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Harold W. Bauer, USMC

Harold W. Bauer, USMC

Bauer's nephew, Kent Brown, contributed a longer biography and his diary excerpts:

Bauer Biography, page 1

Bauer Biography, page 2

Bauer Diary

Marine Corps F4F Wildcat at Guadalcanal

Marine Corps F4F Wildcat at Guadalcanal, marked with 19 Japanese flags.

destroyer USS McFarland, DD-237

Grumman J2F amphibian bi-plane

Lt. Col. Harold W. Bauer

Guadalcanal Hero, C.O. VMF-212, Medal of Honor Recipient

By , July, 1999. Updated June 30, 2011.

Harold "Indian Joe" Bauer, CO of VMF-212 was possibly the finest fighter pilot in the Marine Corps.

An Annapolis graduate and a football player, he had spent seven years in Marine aviation before 1942. His real name was "Harold William"; he had picked up the nickname "Indian Joe" at the US Naval Academy because of his height, high cheekbones, and dark features. As CO of VMF-212, he trained his men well, for one month at Tontouta on New Caledonia and at Efate. His pilots called him "The Coach" because he ran the squadron as a team, and at age thirty-four was ten years older than most of them.

They trained at Efate during the summer of 1942, which at that time was very much on the front line. While a token Australian force was posted on Guadalcanal, a Japanese strike at any time was considered possible and a radar set was installed on an Efate mountain top.

Guadalcanal

Guadalcanal was one the few places in the region able to support a bomber-capable airstrip, so the Japs occupied it in July and began building one. But on August 7, the U.S. Marines landed, took over the airstrip, and drove the few Japanese toops into the jungle. By the 20th, Marine air units flew in to support them, but most of Bauer's VMF-212 continued training on Efate. Eight pilots from the squadron, notably Captain Everton and Lieutenant Conger, served with VMF-223 in August and September.

Bauer managed a few "guest appearances" at Guadalcanal with VMF-223 while his own squadron was based at Efate. Flying with them and their leading ace, Marion Carl, was a little ironic, because Bauer and Carl had developed a rivalry before the war in San Diego.  But after a mock dogfight, they had built a respectful friendship. Bauer flew up to Guadalcanal to inspect the airstrip on September 27, and asked Galer if there was a spare plane for him to fly. He went up with -224 and promptly shot down a Betty bomber. (Other sources report that he shot down a Zero on September 28, while flying with VMF-223.)

His best day came on October 3, 1942 when leading a division in Carl's flight, "The Coach" downed 4 Zeros with four quick bursts, but jamming his guns in the process. Then he noticed a Zero going after an American pilot in a parachute, and with only one gun working, an infuriated Bauer dove after the Zero, shooting it down, and then returning to downed pilot, marking the spot by flying circles over it. A destroyer picked up the Marine pilot. On that day, "The Coach" was the last to land, and was obviously excited about his victories, having left his high-altitude supercharger on. (Officially, his credits for the day were four confirmed and one probable.) In any event, he earned custody of a captured Japanese battle flag that the Marine Raiders had given to the airmen. Bauer immediately directed that the flag be sent to the Marine trophy room in Quantico, Virginia.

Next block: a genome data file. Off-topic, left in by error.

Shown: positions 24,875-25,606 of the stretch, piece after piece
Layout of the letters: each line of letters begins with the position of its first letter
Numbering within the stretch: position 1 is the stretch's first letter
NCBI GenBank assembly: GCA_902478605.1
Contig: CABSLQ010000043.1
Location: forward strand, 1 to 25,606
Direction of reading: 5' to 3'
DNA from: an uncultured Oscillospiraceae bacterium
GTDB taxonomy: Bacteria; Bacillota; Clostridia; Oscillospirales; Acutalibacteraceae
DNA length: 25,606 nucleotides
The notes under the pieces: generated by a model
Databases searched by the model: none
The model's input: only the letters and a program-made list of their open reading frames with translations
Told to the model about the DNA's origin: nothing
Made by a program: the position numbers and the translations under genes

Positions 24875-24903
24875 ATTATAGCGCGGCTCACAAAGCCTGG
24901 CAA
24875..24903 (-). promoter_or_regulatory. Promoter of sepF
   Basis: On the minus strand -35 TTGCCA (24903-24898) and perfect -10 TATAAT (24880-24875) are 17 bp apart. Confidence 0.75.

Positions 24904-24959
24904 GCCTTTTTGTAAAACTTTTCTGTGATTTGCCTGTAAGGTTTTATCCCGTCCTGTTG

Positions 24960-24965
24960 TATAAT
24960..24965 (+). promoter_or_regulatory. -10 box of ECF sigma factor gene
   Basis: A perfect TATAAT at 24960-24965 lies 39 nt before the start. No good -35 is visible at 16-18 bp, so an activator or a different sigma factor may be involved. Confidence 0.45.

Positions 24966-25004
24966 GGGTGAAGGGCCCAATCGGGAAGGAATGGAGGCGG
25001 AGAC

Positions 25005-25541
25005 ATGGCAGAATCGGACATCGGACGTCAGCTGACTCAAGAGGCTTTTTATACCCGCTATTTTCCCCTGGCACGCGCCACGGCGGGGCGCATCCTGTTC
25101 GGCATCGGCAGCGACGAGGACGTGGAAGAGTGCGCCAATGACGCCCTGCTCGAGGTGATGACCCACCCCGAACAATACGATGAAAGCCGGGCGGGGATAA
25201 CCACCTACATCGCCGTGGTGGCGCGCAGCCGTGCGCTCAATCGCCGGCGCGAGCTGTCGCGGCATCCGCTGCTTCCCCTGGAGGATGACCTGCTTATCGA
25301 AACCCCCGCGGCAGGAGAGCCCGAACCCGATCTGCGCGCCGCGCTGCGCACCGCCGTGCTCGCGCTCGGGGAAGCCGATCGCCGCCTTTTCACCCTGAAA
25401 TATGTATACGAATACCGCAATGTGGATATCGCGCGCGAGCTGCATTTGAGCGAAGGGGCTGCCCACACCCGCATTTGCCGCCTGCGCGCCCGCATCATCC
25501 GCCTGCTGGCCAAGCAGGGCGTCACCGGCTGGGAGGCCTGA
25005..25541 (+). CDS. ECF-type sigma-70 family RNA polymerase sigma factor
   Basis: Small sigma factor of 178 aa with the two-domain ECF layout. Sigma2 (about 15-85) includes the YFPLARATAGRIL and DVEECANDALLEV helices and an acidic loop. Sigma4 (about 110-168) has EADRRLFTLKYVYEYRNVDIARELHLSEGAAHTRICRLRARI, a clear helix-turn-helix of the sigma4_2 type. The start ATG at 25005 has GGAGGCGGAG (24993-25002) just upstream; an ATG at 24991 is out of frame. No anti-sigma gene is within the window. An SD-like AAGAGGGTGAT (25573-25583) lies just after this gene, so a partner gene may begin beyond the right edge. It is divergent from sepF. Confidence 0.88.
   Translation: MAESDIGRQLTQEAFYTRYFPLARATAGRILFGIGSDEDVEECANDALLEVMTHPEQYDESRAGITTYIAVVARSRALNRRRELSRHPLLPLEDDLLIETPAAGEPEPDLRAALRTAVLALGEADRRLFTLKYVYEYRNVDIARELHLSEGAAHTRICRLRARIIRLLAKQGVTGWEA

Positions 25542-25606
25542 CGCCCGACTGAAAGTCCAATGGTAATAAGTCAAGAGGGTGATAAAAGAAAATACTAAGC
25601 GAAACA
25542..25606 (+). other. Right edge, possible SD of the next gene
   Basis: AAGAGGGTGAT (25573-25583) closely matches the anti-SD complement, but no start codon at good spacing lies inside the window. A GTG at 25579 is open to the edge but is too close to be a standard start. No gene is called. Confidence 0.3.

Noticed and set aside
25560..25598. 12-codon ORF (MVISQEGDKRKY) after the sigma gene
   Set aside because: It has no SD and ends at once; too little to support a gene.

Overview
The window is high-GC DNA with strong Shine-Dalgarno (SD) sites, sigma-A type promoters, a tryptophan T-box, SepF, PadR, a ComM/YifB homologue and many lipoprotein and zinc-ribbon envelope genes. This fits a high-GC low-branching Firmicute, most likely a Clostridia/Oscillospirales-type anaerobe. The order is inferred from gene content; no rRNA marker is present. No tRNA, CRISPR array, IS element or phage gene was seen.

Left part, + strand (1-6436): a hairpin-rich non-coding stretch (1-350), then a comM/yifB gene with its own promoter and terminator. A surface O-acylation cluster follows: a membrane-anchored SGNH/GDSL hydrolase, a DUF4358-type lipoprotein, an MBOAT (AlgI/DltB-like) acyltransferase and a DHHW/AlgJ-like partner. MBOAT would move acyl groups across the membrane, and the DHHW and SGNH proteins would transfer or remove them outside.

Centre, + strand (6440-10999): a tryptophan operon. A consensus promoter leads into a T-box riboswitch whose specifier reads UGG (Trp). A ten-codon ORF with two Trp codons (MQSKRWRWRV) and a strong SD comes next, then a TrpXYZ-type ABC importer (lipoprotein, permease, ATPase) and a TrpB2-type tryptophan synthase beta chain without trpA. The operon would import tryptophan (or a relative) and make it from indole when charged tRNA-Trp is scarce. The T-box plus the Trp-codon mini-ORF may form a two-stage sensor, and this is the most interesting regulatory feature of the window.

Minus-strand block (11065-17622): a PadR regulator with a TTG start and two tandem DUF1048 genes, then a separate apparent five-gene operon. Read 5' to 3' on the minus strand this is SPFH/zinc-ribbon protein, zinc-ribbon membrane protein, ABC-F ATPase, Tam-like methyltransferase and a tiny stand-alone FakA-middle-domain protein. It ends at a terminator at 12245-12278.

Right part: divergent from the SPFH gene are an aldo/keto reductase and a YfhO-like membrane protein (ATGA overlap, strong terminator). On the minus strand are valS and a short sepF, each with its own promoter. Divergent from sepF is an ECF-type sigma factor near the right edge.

In mid-October, the Japanese made one of their major efforts to regain Guadalcanal, shelling it with battleships for three nights in a row. By the morning of the 16th, the Marines of Cactus had only 12(?) Wildcats operational, and little in the way of gasoline, ammunition, or other supplies. An old destroyer, the USS McFarland had come in with supplies, and was off-loading aviation fuel onto a barge. At this juncture, nine Val dive bombers came in, bombing the barge, and threatening the McFarland. Just then Bauer was landing VMF-212 at the Fighter Strip after a long flight from Espiritu Santo. As he circled the field, watching the other 18 planes of his squadron land, he saw the smokes and flames from the stricken barge, as well as the diving Vals. Despite nearly empty gas tanks, he set out alone after the eight dive bombers. He caught them at 200 feet, dove into the Vals and flamed three (four?) in succession. This was to win him the Medal of Honor.

Throughout the rest of October, Bauer stayed on the ground, directing all Cactus fighter operations, which was his real responsibility, not flying combat sorties. He kept after his men to seek out Zeros, and not to run from combat. His leadership and inspirational qualities were such that his fliers would rather face the Japanese fighters than the Coach's wrath. It's notable that Colonel Bauer only left his ground duties for four missions, and downed eleven planes on those few occasions.

Starting on November 12, the Japanese made a major effort to reinforce Guadalcanal.  Army, Navy, and Marine fliers as well as surface ships were engaged over the new few days, scoring heavily but taking losses as well.  On the 13th, American bombers and torpedo planes  sank the battleship Hiei.  'Cactus' was shelled that night, and by dawn of the 14th, there were only 14 Wildcats and 10 Army fighters operational.  Lt. Col. Bauer, now with Fighter Command HQ, went up, along with Duke Davis, Joe Foss, and Jim Flatley.